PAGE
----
In my first pastorate, my elders pulled me aside the first week at the church and said to me, ‘Pastor, we expect you to trust God for your finances so we are committed to pay all of our bills at the church first and then we will pay your salary if there is any money left.” I thought for a minute and said, “Why don’t you pay me first as the Bible declares and then you as a board of elders trust God for the bills? It is biblical for pastor, elders, deacons and congregation to trust God for all financial needs, paying the pastor first not last.”


Fourth, the first responsibility of every congregation is to meet the financial needs of the pastor or pastors whom God has placed in their midst to feed them spiritually and to train them for ministry. A local church is made up of a congregation with its rulers, teaching and ruling elders. A local church is not buildings but people, although a building may be helpful to the furtherance of the ministry.

Fifth, a congregation must be aware of how difficult it is for a pastor to preach to people who pay his salary. There may be a tendency for a pastor to protect his ministry by compromising truth or not addressing certain subjects because he knows there are people in the audience with big bucks who oppose what he is saying. The pastor more than anyone else realizes that in many churches and Christian organizations it is not the Almighty God who runs them but the almighty dollar.

Sixth, congregations need to try to sense the frustration of many pastors who are poorly paid for the amount of education they possess. This has caused many pastors to play up the ministry as a profession rather than a calling from God. The result is that the ministry becomes professional and the emphasis is placed on education, administration, counseling, public relations or whatever. Quite often these things are substituted for preaching and teaching the Word of God.


“Occasionally, Christian ministry has elicited an unusual amount of prestige and financial reward, usually when the gospel has been compromised by political entanglements. But for the most part, believers who have chosen paid ministry as a career have foregone higher salaries and more comfortable lifestyles that other occupations or careers could have afforded them. Yet those who are truly called with the compulsion Paul felt will confess that no other line of work could have proved so satisfying, notwithstanding all the obstacles they have encountered" (Blomberg, I Corinthians).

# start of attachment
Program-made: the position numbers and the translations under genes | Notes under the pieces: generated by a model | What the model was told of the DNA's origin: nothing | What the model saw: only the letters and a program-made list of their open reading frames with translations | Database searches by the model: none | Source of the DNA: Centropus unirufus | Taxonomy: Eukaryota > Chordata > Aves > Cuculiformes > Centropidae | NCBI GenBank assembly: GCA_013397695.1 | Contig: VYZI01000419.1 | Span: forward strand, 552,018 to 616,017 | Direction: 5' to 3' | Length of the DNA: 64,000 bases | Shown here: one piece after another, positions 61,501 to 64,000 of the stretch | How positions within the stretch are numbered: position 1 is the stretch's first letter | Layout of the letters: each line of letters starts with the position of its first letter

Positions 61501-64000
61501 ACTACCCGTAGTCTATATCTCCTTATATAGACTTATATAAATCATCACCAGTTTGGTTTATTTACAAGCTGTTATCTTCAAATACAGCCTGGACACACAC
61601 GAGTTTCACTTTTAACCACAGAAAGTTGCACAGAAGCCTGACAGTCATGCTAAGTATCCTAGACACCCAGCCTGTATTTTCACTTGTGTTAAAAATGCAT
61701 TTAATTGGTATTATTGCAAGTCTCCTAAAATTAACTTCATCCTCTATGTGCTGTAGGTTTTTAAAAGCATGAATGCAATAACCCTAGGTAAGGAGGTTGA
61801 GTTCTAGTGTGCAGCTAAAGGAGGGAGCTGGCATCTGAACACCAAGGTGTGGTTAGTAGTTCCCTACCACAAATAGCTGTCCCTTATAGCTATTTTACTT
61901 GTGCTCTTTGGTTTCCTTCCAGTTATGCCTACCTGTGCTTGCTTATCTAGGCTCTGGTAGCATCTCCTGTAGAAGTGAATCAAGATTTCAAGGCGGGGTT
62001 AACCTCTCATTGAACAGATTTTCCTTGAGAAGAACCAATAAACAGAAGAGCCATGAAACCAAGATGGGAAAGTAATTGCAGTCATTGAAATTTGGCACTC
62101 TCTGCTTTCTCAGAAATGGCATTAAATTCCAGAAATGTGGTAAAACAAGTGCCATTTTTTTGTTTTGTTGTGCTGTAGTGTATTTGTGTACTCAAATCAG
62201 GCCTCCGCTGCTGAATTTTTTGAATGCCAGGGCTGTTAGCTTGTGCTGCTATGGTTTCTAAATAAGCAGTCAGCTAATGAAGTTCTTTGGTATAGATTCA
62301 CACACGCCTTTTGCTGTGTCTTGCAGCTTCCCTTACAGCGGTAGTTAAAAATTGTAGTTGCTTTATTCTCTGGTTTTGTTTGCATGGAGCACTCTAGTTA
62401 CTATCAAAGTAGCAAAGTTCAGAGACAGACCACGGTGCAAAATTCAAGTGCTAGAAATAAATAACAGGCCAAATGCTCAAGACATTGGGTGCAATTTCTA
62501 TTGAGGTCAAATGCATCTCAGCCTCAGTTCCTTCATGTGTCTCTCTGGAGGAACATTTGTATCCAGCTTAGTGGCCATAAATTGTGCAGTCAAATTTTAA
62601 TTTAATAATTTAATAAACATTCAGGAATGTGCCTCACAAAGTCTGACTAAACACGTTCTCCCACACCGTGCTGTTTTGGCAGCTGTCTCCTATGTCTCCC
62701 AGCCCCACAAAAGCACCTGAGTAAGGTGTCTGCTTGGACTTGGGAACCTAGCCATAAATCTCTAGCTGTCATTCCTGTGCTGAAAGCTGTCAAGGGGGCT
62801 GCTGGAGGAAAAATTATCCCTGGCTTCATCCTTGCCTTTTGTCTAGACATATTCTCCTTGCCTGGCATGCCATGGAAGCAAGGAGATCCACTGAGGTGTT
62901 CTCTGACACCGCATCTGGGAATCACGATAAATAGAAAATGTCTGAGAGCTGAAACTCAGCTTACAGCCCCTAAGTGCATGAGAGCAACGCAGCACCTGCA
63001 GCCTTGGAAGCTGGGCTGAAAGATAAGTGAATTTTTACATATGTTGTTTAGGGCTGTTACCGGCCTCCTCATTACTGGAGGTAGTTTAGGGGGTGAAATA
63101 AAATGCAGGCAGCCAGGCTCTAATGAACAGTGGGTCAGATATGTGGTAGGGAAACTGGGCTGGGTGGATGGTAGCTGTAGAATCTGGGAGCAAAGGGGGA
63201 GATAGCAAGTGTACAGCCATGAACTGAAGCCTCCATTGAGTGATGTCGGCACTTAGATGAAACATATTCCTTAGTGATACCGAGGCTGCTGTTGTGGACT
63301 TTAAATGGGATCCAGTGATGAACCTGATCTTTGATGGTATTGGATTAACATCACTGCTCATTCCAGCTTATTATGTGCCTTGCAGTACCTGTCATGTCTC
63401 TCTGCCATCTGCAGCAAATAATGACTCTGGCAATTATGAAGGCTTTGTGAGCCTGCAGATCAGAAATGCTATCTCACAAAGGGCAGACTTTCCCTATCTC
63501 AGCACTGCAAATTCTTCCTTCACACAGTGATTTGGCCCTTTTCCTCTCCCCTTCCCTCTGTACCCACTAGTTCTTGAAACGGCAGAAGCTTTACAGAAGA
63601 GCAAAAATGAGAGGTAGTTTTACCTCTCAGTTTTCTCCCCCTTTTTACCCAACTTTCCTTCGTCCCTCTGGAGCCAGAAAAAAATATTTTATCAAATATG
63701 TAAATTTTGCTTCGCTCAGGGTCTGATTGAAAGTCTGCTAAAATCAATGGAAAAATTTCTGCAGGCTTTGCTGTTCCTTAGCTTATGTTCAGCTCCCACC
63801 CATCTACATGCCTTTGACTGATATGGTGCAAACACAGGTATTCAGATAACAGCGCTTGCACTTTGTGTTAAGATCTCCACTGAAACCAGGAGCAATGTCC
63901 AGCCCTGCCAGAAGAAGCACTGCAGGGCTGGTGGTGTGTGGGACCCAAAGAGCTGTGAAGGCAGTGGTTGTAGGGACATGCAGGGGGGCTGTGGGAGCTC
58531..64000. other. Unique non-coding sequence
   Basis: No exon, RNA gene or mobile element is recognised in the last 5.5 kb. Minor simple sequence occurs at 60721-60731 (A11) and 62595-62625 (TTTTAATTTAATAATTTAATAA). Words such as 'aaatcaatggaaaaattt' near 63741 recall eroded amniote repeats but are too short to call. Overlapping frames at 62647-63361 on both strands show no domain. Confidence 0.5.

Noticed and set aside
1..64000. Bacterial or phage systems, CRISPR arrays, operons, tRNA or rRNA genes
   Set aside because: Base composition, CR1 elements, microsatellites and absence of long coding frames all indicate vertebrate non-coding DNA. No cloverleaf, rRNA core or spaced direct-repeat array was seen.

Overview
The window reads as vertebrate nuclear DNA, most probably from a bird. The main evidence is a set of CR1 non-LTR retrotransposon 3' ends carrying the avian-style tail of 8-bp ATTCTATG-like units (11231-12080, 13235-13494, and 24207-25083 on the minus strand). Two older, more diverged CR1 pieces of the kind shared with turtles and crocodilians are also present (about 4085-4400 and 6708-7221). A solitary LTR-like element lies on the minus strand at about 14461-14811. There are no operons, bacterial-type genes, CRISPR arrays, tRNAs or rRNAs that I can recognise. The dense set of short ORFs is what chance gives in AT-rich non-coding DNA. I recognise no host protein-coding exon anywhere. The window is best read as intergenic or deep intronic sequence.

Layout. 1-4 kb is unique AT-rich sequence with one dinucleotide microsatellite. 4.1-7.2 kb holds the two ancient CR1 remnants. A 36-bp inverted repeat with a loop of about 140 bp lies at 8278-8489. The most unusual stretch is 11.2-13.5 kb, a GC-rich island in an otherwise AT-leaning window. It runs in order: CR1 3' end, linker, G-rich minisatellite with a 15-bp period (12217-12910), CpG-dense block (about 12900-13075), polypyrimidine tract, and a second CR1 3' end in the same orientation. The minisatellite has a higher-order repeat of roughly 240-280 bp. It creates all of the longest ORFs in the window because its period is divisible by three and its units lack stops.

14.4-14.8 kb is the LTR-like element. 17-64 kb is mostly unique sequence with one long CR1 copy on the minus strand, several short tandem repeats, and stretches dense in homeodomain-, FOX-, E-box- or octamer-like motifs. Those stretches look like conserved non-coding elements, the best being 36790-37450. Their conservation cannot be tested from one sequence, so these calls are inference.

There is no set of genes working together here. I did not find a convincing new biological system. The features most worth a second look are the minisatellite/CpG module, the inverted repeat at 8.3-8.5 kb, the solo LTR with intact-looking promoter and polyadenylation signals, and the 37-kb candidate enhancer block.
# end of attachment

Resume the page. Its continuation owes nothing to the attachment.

Seventh, a congregation must not lump all faithful ministers with the few unfaithful ones.  It is true that one of the great scandals of Christianity is the huge sums of money some of the pastors of mega-churches and televangelists receive. They are looked upon as corporate executives. If Christ were physically here today, I do think he would in righteous indignation drive them out of the visible church.


"Large segments of the well-to-do, non-Christian world, highly influenced by sect education and media, remain convinced that most conservative Christians are racketeers, seeking to bilk the rich out of their money for self-serving ends. Radio and television ministries that constantly harangue their audiences for donations do little to dispel this stereotype. Numerous televangelists keep phone numbers constantly on their viewers’ screens, distracting from any message they might be trying to preach other than “we want your money.” Questionable spending practices of the money they do receive often add fuel to the fire” (Blomberg, I Corinthians).




Are you without salvation? Are you devoid of any personal relationship with Christ? Would you like to become rich? I'm not talking about financial riches but spiritual riches.

Christ can make a person rich. The Bible says, “For you know the grace of our Lord Jesus Christ, that though he was rich, yet for your sakes be became poor, so that you through his poverty might become rich” (II Cor. 8:9). Christ, who was infinitely rich, went to the depths of spiritual poverty by dying on the Cross so that He could make us, who were in dire spiritual poverty, rich in Christ. Christ died to make men and women spiritual millionaires.

How can you become spiritually rich? Trust in Christ, believing He died for your sins. Bow to Him as Lord, acknowledging His right to rule over you. Infinite spiritual riches are at your fingertips if you will just reach out in faith to receive the Lord Jesus Christ.